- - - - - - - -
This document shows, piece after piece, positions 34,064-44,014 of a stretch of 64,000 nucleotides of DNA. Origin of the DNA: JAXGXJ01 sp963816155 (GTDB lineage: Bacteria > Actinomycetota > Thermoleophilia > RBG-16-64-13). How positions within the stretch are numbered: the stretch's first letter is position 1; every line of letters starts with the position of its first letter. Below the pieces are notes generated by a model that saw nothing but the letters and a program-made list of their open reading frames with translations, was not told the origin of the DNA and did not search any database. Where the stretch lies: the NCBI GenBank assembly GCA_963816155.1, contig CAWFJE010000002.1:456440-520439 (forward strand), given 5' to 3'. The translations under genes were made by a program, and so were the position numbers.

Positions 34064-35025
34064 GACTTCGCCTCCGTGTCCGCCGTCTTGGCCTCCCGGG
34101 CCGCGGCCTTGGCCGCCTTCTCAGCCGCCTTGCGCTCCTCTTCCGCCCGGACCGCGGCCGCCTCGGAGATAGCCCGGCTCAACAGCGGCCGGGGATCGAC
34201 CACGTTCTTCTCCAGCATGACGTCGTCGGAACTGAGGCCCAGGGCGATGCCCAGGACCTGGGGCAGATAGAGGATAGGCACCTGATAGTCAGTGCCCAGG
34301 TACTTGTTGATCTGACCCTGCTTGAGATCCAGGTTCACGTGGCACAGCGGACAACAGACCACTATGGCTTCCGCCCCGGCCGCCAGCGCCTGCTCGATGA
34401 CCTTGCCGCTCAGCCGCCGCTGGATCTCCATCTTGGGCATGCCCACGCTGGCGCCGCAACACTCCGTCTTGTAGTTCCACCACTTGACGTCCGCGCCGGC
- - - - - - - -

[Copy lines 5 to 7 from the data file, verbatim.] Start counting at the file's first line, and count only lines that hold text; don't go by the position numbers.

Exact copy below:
34201 CACGTTCTTCTCCAGCATGACGTCGTCGGAACTGAGGCCCAGGGCGATGCCCAGGACCTGGGGCAGATAGAGGATAGGCACCTGATAGTCAGTGCCCAGG
34301 TACTTGTTGATCTGACCCTGCTTGAGATCCAGGTTCACGTGGCACAGCGGACAACAGACCACTATGGCTTCCGCCCCGGCCGCCAGCGCCTGCTCGATGA
34401 CCTTGCCGCTCAGCCGCCGCTGGATCTCCATCTTGGGCATGCCCACGCTGGCGCCGCAACACTCCGTCTTGTAGTTCCACCACTTGACGTCCGCGCCGGC